Do not let Next-Intent Vulnerability be your next nightmare: type system-based approach to detect it in Android apps

Abstract

Android is currently the most widespread operating system (OS) worldwide, but also the most prone to attacks. Despite the challenges faced by Industry and Academia to improve the Android OS security, it still has several vulnerabilities. Among those, the severity of the Next-Intent Vulnerability (NIV) can be immediately grasped. Android apps are made of components, which by default are private and cannot be targeted by other apps on the same phone. However, NIV allows any app to access the private components of a different app, eventually generating a crash or stealing sensitive data. NIV occurs when there is a chain of calls among different components based on the Intent messaging model and there is no control over the reliability of the first component triggering the call. NIV was first detected in 2013, but it is still an open issue. In this paper, we present Next-Intent Vulnerability Detector (\(\mathcal {N}\hbox {I}\mathcal {V}\hbox {D}\)), a novel approach to detect NIV in Android apps by relying on type systems. \(\mathcal {N}\hbox {I}\mathcal {V}\hbox {D}\) applies the inference rules of its type system to the app execution paths containing a sequence of calls to three NIV-related Android APIs. Compared to the state-of-the-art, \(\mathcal {N}\hbox {I}\mathcal {V}\hbox {D}\) is faster and more efficient, without losing precision in detecting NIV. Finally, through \(\mathcal {N}\hbox {I}\mathcal {V}\hbox {D}\) Google Photos was found to be vulnerable, and we disclosed the finding on the Google official bug report website (issue number 124342801).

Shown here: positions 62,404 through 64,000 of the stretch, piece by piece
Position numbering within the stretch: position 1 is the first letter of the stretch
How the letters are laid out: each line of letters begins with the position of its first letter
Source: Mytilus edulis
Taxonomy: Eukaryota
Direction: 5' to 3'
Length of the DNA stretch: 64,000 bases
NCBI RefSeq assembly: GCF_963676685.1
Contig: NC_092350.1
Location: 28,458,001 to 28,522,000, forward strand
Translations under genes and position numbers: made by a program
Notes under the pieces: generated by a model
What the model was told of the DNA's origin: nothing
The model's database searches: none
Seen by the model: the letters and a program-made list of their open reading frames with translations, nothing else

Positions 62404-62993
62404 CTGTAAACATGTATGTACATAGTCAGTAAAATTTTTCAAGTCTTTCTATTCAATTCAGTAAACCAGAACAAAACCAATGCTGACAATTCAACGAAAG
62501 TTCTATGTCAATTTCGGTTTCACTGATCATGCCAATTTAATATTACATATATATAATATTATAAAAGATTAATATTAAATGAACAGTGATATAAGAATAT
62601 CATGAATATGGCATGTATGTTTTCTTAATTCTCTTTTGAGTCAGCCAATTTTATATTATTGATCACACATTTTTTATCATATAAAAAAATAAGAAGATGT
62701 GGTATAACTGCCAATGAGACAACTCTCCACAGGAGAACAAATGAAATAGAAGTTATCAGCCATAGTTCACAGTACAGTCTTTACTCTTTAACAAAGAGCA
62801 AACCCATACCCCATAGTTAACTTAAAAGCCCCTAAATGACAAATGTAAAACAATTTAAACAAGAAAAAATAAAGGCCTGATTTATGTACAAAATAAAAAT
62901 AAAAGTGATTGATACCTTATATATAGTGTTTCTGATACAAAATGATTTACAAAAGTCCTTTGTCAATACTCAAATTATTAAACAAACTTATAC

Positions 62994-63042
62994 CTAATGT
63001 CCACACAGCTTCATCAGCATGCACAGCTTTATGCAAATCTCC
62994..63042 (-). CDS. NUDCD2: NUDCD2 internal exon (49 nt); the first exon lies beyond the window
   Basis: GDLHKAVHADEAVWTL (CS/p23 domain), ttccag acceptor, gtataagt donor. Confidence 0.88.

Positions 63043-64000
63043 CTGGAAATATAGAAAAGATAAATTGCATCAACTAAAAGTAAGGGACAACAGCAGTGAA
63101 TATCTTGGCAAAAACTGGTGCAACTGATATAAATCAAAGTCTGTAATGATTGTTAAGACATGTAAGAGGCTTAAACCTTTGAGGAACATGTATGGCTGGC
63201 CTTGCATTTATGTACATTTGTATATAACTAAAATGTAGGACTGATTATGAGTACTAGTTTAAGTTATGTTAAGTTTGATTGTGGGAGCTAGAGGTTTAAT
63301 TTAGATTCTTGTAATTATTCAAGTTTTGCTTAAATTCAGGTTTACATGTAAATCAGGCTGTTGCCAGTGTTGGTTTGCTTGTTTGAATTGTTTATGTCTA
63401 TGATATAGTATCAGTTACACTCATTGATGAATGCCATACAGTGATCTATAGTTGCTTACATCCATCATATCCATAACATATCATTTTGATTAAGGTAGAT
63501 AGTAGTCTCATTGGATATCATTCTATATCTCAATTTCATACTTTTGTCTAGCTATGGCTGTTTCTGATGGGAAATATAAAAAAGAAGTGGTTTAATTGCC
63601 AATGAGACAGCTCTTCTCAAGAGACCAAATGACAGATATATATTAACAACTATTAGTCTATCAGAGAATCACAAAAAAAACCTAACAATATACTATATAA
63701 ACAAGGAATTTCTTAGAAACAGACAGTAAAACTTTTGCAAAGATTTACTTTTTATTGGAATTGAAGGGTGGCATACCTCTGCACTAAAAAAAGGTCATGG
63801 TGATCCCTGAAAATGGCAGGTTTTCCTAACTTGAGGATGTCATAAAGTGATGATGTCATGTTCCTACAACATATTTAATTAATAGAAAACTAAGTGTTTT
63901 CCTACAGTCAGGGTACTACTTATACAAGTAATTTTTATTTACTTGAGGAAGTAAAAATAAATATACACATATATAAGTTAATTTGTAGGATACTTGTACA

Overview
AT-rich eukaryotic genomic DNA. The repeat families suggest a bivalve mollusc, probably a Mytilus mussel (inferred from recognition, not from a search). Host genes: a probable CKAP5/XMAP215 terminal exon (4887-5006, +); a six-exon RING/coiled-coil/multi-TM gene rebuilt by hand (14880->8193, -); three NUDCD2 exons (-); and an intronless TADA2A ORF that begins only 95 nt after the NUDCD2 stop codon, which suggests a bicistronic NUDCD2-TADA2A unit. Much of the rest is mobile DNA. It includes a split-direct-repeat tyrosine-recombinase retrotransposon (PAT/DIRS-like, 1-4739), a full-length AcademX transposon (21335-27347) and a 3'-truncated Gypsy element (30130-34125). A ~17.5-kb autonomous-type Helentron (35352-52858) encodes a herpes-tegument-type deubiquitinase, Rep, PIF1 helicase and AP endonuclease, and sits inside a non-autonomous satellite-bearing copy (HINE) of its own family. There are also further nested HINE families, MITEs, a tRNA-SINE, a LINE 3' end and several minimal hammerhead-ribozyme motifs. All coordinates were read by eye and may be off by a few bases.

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Notes

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    https://bughunter.withgoogle.com/profile/ee300894-5b51-4be6-810f-bcaad8fd73d0.

  2. 2.

    https://scholar.cu.edu.eg/sites/default/files/maelzawawy/files/NIVDResults.rar.

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Funding

This work was supported by the European Commission under the Horizon 2020 Programme (H2020), as part of the LOCARD project (Grant Agreement No. 832735).

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Correspondence to Mohamed A. El-Zawawy.

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Appendices

Sample applications

Table 7 lists the 100 apps downloaded from the Google Play Store and used to evaluate \(\mathcal {N}\hbox {I}\mathcal {V}\hbox {D}\).

Table 7 List of apps used for \(\mathcal {N}\hbox {I}\mathcal {V}\hbox {D}\) evaluation

Result details

Table 8 presents the meaning of each column of Tables 9 and 10 which present the complete analysis undertaken by \(\mathcal {N} \hbox {I}\mathcal {V}\hbox {D}\) over the set of 100 apps.

Table 8 Notation used for the statistics collected during the \(\mathcal {N}\hbox {I}\mathcal {V}\hbox {D}\) evaluation
Table 9 Results obtained after running \(\mathcal {N}\hbox {I}\mathcal {V}\hbox {D}\) over the apps 1–50
Table 10 Results obtained after running \(\mathcal {N}\hbox {I}\mathcal {V}\hbox {D}\) over the apps 51–100

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El-Zawawy, M.A., Losiouk, E. & Conti, M. Do not let Next-Intent Vulnerability be your next nightmare: type system-based approach to detect it in Android apps. Int. J. Inf. Secur. (2020). https://doi.org/10.1007/s10207-020-00491-x

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Keywords

  • Next-Intent Vulnerabilities
  • Android
  • Security
  • Type systems
  • Program analysis